Tip 7 – Involve other people in development activities

Arrange for friends and classmates to work together using collaborative technologies as you’ll definitely be using them when you enter your professional careers. Collaboration tools are a definite must for any development activity that occurs on a large scale. And most good projects do.

Tip 8 – Highlight your portfolio

Nowadays, setting up a website or personal blog is easy as typing “wordpress.com” into a URL bar. Take all of your semester projects as well as personal projects and showcase them on your personal blog so you have a portfolio even before you graduate and head out looking for jobs. Not only will this help you land a job but will give your potential employers a much better view of your skill set. A chronological display of all projects will highlight your own evolution in the CAD discipline.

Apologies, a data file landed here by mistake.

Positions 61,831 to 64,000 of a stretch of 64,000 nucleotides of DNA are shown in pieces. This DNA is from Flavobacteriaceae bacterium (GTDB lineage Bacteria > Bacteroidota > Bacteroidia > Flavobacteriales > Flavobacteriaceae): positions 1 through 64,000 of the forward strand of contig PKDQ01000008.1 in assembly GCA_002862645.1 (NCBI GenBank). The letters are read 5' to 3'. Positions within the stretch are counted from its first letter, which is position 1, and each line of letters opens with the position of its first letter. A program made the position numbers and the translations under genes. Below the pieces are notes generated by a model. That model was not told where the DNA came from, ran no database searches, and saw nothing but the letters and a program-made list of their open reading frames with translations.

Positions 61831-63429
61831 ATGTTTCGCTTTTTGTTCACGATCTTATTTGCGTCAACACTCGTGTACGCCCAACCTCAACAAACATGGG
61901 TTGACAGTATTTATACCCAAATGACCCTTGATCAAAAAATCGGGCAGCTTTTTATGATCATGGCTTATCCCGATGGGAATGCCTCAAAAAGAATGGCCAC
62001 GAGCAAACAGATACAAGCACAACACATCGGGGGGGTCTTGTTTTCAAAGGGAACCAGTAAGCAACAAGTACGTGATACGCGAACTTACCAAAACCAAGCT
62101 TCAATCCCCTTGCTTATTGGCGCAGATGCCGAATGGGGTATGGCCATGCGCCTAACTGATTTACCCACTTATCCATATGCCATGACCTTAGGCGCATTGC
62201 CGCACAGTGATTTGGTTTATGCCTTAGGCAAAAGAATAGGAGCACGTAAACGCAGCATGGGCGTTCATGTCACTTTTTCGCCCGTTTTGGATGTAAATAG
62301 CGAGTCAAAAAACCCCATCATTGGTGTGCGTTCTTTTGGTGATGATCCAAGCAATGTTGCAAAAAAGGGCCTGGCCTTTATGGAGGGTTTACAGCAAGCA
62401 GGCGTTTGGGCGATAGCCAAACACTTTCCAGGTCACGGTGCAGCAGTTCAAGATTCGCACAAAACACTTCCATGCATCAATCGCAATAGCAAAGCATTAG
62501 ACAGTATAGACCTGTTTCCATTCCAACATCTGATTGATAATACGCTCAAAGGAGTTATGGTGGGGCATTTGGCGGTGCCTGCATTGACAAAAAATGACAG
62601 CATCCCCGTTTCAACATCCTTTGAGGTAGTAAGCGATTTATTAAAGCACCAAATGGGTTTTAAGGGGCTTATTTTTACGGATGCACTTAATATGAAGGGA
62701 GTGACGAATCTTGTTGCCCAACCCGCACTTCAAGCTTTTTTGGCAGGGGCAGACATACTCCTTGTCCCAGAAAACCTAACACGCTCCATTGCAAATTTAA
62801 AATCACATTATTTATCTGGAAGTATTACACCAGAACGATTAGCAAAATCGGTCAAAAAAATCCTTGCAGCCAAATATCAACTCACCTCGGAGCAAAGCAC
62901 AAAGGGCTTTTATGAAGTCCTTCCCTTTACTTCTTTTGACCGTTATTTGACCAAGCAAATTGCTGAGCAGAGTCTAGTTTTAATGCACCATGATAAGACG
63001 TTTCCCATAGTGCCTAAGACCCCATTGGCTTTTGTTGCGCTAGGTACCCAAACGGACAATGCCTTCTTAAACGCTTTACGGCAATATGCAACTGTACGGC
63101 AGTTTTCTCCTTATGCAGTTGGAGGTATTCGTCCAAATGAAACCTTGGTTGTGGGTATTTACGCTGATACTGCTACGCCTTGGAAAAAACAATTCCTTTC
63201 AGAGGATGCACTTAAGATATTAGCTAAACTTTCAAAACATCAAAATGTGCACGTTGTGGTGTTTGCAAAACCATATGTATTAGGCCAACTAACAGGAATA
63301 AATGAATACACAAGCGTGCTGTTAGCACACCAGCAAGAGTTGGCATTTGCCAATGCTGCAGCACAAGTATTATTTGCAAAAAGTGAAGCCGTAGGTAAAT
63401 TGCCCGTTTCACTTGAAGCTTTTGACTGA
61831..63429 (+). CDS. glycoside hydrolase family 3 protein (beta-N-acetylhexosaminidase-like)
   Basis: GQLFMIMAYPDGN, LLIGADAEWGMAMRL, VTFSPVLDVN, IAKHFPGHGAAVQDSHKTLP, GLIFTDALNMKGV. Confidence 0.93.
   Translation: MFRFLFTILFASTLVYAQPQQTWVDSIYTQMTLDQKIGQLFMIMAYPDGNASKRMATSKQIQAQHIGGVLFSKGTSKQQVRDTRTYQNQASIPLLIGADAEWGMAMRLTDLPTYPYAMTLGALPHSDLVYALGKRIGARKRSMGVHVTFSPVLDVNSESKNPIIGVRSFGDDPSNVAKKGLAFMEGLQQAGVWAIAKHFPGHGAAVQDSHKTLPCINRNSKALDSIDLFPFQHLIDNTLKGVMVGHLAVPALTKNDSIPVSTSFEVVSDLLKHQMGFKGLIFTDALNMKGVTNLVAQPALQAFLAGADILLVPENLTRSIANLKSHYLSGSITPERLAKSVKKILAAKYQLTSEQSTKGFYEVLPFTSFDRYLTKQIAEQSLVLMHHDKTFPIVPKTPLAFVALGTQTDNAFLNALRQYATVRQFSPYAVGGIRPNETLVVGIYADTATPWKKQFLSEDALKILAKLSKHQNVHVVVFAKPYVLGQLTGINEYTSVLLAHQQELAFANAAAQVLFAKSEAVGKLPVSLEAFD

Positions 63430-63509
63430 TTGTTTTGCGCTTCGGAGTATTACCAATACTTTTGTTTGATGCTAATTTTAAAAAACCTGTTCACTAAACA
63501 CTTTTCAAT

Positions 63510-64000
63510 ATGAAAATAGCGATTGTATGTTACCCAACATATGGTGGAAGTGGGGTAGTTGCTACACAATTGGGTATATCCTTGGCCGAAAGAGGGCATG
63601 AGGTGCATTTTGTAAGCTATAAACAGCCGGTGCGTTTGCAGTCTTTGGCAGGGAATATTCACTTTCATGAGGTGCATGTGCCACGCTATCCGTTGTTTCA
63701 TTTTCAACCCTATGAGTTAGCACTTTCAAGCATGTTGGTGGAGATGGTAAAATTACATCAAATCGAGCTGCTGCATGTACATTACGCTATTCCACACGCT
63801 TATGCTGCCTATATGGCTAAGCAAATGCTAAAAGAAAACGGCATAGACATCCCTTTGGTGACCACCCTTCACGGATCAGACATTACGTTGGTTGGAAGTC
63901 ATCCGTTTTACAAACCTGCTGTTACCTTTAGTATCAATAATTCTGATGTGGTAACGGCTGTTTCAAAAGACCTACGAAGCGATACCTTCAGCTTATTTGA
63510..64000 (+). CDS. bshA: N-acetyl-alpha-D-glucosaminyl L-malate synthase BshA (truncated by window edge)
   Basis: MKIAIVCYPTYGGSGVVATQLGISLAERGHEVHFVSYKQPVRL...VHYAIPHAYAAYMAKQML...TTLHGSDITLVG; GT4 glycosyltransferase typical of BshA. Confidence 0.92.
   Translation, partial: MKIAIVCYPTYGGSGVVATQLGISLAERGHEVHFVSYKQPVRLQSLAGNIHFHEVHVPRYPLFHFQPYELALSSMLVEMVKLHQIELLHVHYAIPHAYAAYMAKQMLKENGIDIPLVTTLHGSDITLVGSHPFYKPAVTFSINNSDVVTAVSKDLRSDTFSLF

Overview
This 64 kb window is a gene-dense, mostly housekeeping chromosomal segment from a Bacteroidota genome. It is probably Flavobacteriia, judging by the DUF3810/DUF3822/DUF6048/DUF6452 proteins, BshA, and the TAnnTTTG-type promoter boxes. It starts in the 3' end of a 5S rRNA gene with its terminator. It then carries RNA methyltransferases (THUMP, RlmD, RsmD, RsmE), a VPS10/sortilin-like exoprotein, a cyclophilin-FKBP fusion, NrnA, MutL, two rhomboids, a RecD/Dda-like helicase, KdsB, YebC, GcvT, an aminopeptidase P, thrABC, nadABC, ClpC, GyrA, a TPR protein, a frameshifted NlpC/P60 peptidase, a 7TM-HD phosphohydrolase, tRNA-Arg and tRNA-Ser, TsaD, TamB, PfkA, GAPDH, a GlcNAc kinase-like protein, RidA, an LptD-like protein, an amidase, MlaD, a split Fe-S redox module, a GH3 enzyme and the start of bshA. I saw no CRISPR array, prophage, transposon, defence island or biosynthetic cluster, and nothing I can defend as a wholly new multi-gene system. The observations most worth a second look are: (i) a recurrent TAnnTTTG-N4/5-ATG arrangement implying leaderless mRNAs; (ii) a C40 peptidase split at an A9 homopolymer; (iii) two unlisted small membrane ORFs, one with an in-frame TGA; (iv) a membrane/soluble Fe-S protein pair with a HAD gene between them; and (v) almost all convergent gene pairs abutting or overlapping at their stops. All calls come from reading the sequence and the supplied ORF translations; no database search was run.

Tip 9 – Publish your work

CAD warehouses are virtual markets for re-usable CAD projects. Post your CAD projects for free or for a cost and earn money as well as reputation in the virtual CAD realm. This will be a huge plus because online forums are a great way for related professionals as well as hobbyists to stay in touch. Check out GrabCAD.com, which is one of the best CAD repositories online.

Tip 10 – Practice daily

CAD software packages are being updated daily. That means new features are rolling out every day and you’ll probably be learning something new every class. Stay in touch, and keep practicing because the day you get comfortable, you’ll have much catching up to do.


Conclusion